hrvatska (790627) writes "An article at wunderground.com reports that researchers have linked large snowstorms and cold spring weather across Britain and large parts of Europe and North America to the dramatic loss of Arctic sea ice. It is thought that the Arctic ice loss adds heat to the ocean and atmosphere, which shifts the position of the jet stream allowing cold air from the Arctic to plunge much further south. Researchers expect that a warming Arctic ocean will drive more extreme weather in North America and Europe." Link to Original Source top
Global warming may increase the cost of electrical production
hrvatska (790627) writes "An article in the journal Nature Climate Change, details the results of an analysis on the effect that lower summer river flows and higher river water temperatures would have on thermoelectric power plants, which includes nuclear and fossil fuel plants. Many of these plants depend on an adequate supply of river water below a specific temperature to operate at full capacity. During recent warm, dry summers in 2003, 2006 and 2009 several thermoelectric power plants in Europe were forced to reduce production, because of restricted availability of cooling water. The limited supply of electricity in combination with increased production costs lead to significant rises in electricity prices. In the US a similar event in 2007–2008 caused several power plants to reduce production, or shut down for several days owing to a lack of surface water for cooling and environmental restrictions on thermal discharges. The authors of the article conclude that climate change will impact thermoelectric power production in Europe and the US through a combination of increased water temperatures and reduced river flow, especially during summer. In particular, thermoelectric power plants in southern and southeastern Europe, and the southeastern US will be affected by climate change." Link to Original Source top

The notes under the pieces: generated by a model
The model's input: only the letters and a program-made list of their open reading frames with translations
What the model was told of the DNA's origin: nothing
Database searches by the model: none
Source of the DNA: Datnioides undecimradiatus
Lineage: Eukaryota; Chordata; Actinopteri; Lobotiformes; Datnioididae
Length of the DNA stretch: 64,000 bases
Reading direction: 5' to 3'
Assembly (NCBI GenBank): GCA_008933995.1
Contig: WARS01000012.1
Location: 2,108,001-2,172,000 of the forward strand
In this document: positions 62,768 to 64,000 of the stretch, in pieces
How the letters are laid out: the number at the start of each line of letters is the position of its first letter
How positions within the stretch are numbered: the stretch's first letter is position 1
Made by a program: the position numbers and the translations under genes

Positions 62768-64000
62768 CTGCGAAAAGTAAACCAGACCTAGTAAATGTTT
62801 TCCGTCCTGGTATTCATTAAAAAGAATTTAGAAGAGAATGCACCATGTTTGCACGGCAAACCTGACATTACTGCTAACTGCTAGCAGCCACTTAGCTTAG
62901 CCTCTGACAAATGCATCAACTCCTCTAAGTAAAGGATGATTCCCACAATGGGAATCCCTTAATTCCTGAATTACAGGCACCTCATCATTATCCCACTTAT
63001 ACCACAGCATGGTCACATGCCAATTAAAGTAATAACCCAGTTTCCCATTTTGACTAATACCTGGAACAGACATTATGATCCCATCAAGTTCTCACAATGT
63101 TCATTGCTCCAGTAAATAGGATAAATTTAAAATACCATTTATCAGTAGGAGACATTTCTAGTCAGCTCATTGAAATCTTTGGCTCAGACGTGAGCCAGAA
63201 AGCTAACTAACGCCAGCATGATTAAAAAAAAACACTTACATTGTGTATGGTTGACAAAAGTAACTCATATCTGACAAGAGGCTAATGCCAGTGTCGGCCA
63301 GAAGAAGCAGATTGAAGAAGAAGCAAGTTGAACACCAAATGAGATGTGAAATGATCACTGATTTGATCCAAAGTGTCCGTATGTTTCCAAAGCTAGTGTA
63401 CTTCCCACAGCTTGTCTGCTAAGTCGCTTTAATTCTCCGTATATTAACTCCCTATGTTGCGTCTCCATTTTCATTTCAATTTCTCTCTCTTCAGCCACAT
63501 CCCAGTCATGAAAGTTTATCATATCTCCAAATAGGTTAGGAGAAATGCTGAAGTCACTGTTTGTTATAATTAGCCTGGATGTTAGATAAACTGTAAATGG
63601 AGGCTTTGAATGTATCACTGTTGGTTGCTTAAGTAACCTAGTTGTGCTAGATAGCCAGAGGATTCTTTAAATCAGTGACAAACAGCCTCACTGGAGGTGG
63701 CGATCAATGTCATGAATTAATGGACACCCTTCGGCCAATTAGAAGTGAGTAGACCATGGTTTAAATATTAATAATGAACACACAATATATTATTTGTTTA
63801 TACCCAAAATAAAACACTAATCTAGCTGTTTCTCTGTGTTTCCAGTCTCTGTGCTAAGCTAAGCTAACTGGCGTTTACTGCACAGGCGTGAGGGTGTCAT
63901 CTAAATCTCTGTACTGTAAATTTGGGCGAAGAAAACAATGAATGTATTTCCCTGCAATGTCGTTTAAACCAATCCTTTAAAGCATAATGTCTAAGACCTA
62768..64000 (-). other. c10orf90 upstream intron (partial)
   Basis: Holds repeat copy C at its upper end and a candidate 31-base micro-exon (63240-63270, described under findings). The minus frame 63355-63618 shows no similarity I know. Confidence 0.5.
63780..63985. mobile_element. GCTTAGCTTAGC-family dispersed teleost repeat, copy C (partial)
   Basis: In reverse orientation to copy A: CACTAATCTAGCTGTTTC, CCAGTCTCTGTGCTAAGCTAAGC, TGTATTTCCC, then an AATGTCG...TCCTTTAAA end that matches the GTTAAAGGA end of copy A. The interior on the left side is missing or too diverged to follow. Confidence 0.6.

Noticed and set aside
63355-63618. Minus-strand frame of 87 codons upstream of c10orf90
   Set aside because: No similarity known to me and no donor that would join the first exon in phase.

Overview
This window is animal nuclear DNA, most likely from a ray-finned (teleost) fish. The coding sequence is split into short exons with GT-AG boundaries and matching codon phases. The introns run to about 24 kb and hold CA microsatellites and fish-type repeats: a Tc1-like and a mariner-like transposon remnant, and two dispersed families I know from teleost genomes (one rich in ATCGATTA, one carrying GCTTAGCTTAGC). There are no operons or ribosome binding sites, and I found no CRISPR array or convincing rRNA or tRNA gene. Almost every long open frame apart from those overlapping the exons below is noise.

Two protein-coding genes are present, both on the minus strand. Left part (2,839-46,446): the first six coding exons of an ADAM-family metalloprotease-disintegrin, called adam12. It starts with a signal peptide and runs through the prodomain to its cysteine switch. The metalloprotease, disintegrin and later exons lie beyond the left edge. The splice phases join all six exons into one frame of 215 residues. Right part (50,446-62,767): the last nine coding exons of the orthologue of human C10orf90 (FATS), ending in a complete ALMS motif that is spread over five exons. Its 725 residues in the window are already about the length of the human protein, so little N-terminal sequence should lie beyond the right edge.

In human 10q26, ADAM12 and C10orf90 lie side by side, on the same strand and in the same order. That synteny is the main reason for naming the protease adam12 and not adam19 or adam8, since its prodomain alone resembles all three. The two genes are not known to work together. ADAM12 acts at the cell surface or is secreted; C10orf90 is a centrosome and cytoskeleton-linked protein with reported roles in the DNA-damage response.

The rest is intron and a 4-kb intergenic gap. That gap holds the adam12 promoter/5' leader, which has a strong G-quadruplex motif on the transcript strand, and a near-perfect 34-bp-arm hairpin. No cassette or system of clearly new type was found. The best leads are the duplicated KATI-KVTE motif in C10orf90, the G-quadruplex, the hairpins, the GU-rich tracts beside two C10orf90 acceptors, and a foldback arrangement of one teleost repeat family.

NRC approves the design of Westinghouse's AP1000 r
hrvatska (790627) writes "The NY Times has an article about the US NRC commission approval of the design of Westinghouse's AP1000 reactor for the US, clearing the way for two American utilities to continue the construction of projects in South Carolina and Georgia. The last time a nuclear power plant in the US entered service was 1996. The AP1000 was discussed on/. in April of 2009. Since that time we've had the Fukushima disaster. Has the Fukushima disaster shifted anyone's opinion on the merits of or problems with the design of the AP1000?" Link to Original Source top
hrvatska (790627) writes "An article in the New York Times reports on a ban by the history department at Middlebury College on citing Wikipedia in papers or exams. The ban came after a number of students used inaccurate information from the same article on an exam. The ban is being actively debated at the school, and does not apply to all departments. Jim Wales, co-founder of Wikipedia, is quoted as saying "Basically, they are recommending exactly what we suggested — students shouldn't be citing encyclopedias. I would hope they wouldn't be citing Encyclopaedia Britannica, either." The article does not say whether or not the history department permits Encyclopaedia Britannica to be cited as a source."